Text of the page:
Monday 25 May 2020

Movie Review: On Golden Pond (1981)

A family drama about aging, On Golden Pond examines the twilight of life through the twin lenses of enduring love and difficult forgiveness.

In New England, elderly couple Norman and Ethel Thayer (Henry Fonda and Katharine Hepburn) reopen their summer cottage on the shores of an idyllic lake known as Golden Pond. A retired professor approaching 80 years old, Norman suffers from heart palpitations and declining mental sharpness. He maintains an abrasive personality compounded by an obsession with death. Ethel is 10 years younger and in better health. They remain deeply in love and she helps smooth over his sharp edges.

Their daughter Chelsea (Jane Fonda) arrives for Norman's birthday along with her new boyfriend Bill Ray (Dabney Coleman) and his 13 year old son Billy (Doug McKeon). Chelsea and Norman have a strained relationship and cannot mend it before she leaves for Europe with Bill, leaving Billy in the care of Norman and Ethel for a month. The young teenager and old man bond over fishing, but dangers lurk in the lake and Chelsea's return will prompt more difficult conversations.

Remarkably, On Golden Pond was the first on-screen collaboration between legends Henry Fonda and Katherine Hepburn. And with Jane Fonda adding a layer of realism to the strained dynamic between father and daughter, the film's casting is near-mythical. And the stars do not disappoint. An otherwise simple story is elevated by Hepburn and Henry Fonda (in his final appearance) defining the dusk of life as a time of uncertainty, reflection, pride, impatience and plenty of love. Both deservedly won Academy Awards for their performances.

Ernest Thompson adapted his own play into a witty script and director Mark Rydell respects the theatrical origins but also displays nimbleness to keep the cameras moving. Cinematographer Billy Williams makes the most of the serene filming location at Squam Lake, New Hampshire.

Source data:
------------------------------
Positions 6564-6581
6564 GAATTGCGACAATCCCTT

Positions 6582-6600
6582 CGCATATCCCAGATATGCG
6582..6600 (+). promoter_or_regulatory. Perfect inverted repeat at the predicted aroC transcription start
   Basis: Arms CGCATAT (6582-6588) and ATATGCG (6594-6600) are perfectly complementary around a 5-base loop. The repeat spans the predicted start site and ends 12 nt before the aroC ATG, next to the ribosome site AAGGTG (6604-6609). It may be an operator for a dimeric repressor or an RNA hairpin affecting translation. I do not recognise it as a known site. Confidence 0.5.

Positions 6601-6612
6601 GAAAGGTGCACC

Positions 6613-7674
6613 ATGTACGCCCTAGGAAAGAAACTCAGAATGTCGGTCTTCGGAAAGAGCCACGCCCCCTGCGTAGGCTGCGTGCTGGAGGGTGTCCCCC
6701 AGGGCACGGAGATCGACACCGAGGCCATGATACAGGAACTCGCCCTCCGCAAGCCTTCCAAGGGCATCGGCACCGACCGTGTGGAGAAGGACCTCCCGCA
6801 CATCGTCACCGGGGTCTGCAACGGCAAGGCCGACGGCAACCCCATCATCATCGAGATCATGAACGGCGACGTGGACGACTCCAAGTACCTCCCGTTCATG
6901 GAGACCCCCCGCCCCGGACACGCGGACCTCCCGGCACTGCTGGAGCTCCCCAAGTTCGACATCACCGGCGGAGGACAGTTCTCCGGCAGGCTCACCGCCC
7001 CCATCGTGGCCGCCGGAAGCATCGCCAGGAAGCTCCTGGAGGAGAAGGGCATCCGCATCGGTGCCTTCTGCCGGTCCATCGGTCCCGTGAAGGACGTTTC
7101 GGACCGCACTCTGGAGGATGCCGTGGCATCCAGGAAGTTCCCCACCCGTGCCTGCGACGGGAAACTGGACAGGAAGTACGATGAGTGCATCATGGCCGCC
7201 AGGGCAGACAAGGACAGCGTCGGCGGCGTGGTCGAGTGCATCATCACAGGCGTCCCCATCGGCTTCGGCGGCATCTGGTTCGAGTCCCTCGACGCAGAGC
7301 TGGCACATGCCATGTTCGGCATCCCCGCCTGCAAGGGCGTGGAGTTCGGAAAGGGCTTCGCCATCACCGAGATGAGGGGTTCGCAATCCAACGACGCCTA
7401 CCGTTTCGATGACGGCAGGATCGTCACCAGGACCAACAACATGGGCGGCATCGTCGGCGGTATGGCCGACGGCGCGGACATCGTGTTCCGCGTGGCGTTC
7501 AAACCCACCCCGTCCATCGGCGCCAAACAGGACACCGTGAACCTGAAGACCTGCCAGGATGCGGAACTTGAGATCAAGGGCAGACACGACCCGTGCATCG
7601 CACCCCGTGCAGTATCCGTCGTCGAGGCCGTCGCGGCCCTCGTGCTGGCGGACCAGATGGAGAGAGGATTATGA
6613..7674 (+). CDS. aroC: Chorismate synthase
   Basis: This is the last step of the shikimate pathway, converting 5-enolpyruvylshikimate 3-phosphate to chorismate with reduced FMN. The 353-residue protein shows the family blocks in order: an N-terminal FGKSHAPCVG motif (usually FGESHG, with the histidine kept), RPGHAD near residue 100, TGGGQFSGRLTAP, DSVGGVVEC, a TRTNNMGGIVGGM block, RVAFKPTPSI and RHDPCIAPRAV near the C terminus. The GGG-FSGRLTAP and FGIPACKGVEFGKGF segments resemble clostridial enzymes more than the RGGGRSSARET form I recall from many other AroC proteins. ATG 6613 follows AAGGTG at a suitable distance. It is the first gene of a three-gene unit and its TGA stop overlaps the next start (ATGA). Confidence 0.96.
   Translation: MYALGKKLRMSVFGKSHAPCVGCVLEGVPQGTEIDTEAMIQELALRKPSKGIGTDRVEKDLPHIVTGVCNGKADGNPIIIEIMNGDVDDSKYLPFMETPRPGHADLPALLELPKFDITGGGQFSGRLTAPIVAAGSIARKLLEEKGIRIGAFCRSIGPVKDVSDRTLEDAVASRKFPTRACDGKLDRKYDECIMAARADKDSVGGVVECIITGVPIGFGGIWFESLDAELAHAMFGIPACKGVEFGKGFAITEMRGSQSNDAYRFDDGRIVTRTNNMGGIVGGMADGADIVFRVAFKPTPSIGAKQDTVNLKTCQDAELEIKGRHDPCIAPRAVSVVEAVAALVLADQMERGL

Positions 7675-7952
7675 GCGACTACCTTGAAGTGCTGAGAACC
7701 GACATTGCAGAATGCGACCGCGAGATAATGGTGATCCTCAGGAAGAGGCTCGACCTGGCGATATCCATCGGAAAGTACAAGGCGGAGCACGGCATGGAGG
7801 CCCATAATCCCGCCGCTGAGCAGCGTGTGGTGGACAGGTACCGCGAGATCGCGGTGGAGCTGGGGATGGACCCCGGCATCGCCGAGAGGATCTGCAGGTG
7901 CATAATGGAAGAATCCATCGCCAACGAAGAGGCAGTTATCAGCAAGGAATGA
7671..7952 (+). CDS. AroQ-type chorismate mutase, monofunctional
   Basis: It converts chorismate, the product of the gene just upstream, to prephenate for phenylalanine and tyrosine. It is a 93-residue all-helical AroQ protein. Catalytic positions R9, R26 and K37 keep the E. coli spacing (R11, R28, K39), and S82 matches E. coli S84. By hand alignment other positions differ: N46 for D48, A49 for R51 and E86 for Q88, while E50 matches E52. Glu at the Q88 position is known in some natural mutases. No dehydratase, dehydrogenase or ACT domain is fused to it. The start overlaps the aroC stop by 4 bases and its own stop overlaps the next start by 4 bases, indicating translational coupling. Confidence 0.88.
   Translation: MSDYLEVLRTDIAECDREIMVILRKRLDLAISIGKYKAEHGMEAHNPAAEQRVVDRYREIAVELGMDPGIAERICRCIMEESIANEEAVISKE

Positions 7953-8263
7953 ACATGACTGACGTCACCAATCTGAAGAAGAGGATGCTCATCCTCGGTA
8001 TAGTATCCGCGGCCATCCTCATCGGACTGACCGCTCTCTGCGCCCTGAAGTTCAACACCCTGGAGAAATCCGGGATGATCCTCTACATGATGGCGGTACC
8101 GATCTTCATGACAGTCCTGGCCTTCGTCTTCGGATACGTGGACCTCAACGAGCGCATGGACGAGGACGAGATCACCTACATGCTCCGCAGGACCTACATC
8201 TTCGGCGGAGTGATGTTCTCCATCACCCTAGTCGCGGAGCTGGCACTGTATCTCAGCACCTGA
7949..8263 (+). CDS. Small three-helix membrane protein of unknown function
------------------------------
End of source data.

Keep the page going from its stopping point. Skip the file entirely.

Thompson invests in the aching emotional dependencies between long-term partners, and the bond of marriage between Norman and Ethel resides at the core of the story. Both know he is in declining health but he remains her lifelong rock and she refuses to partake in his incessant death talk, coaxing him to engage and at least minimize the antagonizing behaviour. 

The second key relationship develops between Norman and young Billy, and indeed they take centre stage for the entire middle act. Norman finds a fishing companion and willing learner; Billy discovers adventure on the lake, including the thrills of operating a speed boat and catching elusive trout. They make an unlikely partnership and uncover the reciprocal joys of mentorship.

Ironically the weakest subplot is between Chelsea and her father. Their dysfunctionality is superficially introduced and summarily resolved, Jane Fonda overacting and unconvincing at both ends of Chelsea's arc.

But whenever the humans stumble On Golden Pond can turn to the graceful loons, majestically swimming as couples across the lake, all the hard work of togetherness hidden below the surface.


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